CES Media Release April 10, 2000

The Consumer Electronics Association (CEA) today called on broadcasters tostep up digital television (DTV) programming efforts while announcing new marketdata and projections that demonstrate the link between DTV sales and availablecontent. The data includes specific sales numbers for DTV receivers in 1999. CEAalso released revised DTV sales projections based on three different programmingscenarios.

According to the new data released by CEA, 17 percent, or 24,631 of the143,218 total DTV products sold in 1999 (including monitors, integrated sets anddigital set-top receiver/decoders) were capable of receiving digital broadcasts.CEA projects total sales of DTV products to reach 600,000 by year’s end.


“Product sales demonstrate consumer enthusiasm for DTV’s high-qualitypicture and sound. Consumers are opting to purchase high-resolution monitorseven when programming is not widely available – to use with DVD players andpre-recorded, digital content,” said Todd Thibodeaux, CEA vice president ofMarket Research. “We can expect receivers to remain a small percentage ofoverall DTV sales until consumers have access to regular, high-quality DTVprogramming.”

CEA also released revised DTV sales projections based on three programmingrollout scenarios. According to CEA, if broadcasters choose the “fastlane” to DTV and demonstrate 100 percent compliance with the FederalCommunications Commission’s (FCC) rollout schedule while providing a highpercentage of digitally-originated content to consumers, DTV product penetrationcould reach 50 percent by 2006. If broadcasters take a “middle of theroad” approach and experience continued station conversion delays whileproviding consumers with a high-percentage of up-converted analog content, DTVproduct penetration will be no more than 30 percent by 2006. Finally, ifbroadcasters choose the “off ramp” on the road to DTV –characterizedby non-HDTV business models and delays related to reopening the DTV standard,DTV product penetration will only be 15 percent by 2006.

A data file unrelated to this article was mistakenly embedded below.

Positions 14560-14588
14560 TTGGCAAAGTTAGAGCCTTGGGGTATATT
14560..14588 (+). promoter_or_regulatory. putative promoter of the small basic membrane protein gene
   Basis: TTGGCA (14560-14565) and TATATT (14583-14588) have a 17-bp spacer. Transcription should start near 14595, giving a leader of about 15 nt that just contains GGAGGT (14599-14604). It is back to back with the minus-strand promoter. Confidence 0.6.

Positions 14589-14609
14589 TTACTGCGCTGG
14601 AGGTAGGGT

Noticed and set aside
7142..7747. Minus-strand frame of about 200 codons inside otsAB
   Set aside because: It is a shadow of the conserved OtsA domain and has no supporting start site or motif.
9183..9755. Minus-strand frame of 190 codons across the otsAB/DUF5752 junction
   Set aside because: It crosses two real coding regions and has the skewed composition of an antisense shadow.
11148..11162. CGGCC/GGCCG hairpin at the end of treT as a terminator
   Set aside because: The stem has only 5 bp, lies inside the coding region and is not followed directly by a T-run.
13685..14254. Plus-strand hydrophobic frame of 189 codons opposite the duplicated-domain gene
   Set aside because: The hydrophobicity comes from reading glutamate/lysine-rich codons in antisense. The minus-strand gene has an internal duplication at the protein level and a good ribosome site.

“We’ve seen very clearly the link between available content and consumerelectronics product sales. If you look at color TV or DVD, the numbersdemonstrate that product sales take off when content becomes widely available toconsumers,” noted CEA President and CEO Gary Shapiro. “DTV has doneextraordinarily well so far, despite limited programming. Moving forward,broadcasters’ willingness to step up and deliver on DTV could have a significantimpact on the pace of the DTV transition – and the future of free, over-the-airTV. We urge the broadcast community to accelerate their programming efforts anddeliver on DTV.”

The Consumer Electronics Association (CEA) is a sector of the ElectronicIndustries Alliance (EIA), the 76-year-old Arlington, Virginia-based tradeorganization representing all facets of electronics manufacturing and connectingthe industries that define the digital age. CEA represents more than 600 U.S.companies involved in the development, manufacturing and distribution of audio,video, mobile electronics, communications, information technology, multimediaand accessory products, as well as related services, that are sold throughconsumer channels. Combined, these companies account for more than $60 billionin annual sales.

CEA also sponsors and manages the International CES – Your Source forWorkstyle and Lifestyle Technology. All profits from CES are reinvested intoindustry services, including technical training and education, industrypromotion, engineering standards development, market research and legislativeadvocacy.

Similar Posts